The changing climate and its affect on all of us is becoming increasingly apparent - ozone depletion, hurricanes, floods and extreme weather behaviour. Introduction to Environmental Physics challenges the way we think about how and why environmental change occurs.
This authoritative book aims to cover some of the more common and popular topics addressed in "physics of the earth", "physics of the environment" and "environmental physics" courses. It provides an essentially non- mathematical treatment suitable for a first year undergraduate level course. The principle topics covered are the physics of the built environment, the physics of human survival, energy for living, environmental health, revealing the planet, the sun and the atmosphere, the biosphere, the global climate and climate change.
With contributions from well-respected experts on the subject, this textbook contains a summary, references and questions at the end of each chapter. This is an ideal textbook for first year undergraduates in a variety of courses, particularly physical geography, physics, environmental and earth science, with worked examples illustrating principles and vignettes from scientists who have made a significant contribution to the field enlightening the student along the way.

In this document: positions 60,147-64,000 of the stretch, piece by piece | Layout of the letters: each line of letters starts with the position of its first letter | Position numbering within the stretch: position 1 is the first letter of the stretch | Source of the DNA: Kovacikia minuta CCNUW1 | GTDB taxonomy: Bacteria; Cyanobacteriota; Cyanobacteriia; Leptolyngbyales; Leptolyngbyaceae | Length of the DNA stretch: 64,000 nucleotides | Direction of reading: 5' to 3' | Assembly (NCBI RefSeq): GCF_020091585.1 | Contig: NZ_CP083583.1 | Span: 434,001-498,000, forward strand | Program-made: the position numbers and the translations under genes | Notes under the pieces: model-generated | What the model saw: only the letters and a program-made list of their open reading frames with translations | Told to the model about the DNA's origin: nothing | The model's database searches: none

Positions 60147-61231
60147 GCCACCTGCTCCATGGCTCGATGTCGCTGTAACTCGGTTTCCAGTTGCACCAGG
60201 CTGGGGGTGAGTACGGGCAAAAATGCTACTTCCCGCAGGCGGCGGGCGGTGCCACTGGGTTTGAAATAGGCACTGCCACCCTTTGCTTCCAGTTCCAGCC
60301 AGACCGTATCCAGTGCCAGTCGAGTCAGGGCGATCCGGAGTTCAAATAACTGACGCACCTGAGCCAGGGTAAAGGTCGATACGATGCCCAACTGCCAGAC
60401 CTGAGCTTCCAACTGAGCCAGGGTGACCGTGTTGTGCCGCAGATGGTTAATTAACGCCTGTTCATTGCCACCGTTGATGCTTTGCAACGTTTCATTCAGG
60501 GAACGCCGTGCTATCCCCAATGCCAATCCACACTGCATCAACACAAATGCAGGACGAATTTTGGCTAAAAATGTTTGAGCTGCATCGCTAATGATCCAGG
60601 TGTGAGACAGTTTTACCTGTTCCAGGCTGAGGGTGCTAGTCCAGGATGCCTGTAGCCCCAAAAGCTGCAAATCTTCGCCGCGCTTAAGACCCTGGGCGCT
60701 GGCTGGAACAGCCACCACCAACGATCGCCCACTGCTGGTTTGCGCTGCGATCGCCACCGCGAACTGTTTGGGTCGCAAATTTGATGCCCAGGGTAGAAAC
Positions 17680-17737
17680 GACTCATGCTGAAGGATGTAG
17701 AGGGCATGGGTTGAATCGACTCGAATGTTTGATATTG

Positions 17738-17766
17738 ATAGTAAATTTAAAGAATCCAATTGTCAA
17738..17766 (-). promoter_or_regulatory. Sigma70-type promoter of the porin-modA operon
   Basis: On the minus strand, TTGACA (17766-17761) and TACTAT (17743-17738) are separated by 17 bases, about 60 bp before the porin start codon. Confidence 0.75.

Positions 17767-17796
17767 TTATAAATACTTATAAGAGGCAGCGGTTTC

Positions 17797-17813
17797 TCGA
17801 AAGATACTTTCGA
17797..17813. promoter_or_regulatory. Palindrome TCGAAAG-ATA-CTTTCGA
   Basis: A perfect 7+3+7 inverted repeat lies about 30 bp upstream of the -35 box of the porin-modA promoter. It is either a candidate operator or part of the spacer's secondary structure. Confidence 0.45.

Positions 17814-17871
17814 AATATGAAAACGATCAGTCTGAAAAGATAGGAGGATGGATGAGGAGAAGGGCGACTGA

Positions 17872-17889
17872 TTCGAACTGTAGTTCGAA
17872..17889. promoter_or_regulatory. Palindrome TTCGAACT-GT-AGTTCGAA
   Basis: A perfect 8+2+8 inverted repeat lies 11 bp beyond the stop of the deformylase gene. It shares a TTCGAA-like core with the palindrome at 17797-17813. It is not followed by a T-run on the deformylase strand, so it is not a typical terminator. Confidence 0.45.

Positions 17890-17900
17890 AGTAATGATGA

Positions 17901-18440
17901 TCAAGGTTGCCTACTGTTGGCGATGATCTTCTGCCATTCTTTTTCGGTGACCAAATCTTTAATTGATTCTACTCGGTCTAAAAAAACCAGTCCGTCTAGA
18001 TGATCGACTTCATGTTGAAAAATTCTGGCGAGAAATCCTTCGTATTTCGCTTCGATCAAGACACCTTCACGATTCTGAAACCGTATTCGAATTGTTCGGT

As the authors say in the preface to this book, "At the outset of the 21st century there are many environmental challenges to be wrestled with, and though the environment is changing, the Physics is not!"
'…offers a good introduction to the wide range of issues with which environmental physics is concerned' - E.G. Youngs at European Journal of Soil Science
1. Introduction: Environmental Physics - Processes and Issues 2. The Human Environment 3. The Built Environment 4. The Urban Environment 5. Energy for Living 6. Revealing the Planet 7. The Sun and the Atmosphere 8. Observing the Earth's Weather and Cloud Physics 9. Global Weather Patterns and Climate 10. Physics and Soils 11. Vegetation Growth and Carbon Balance 12. Environmental Issues for the 21st Century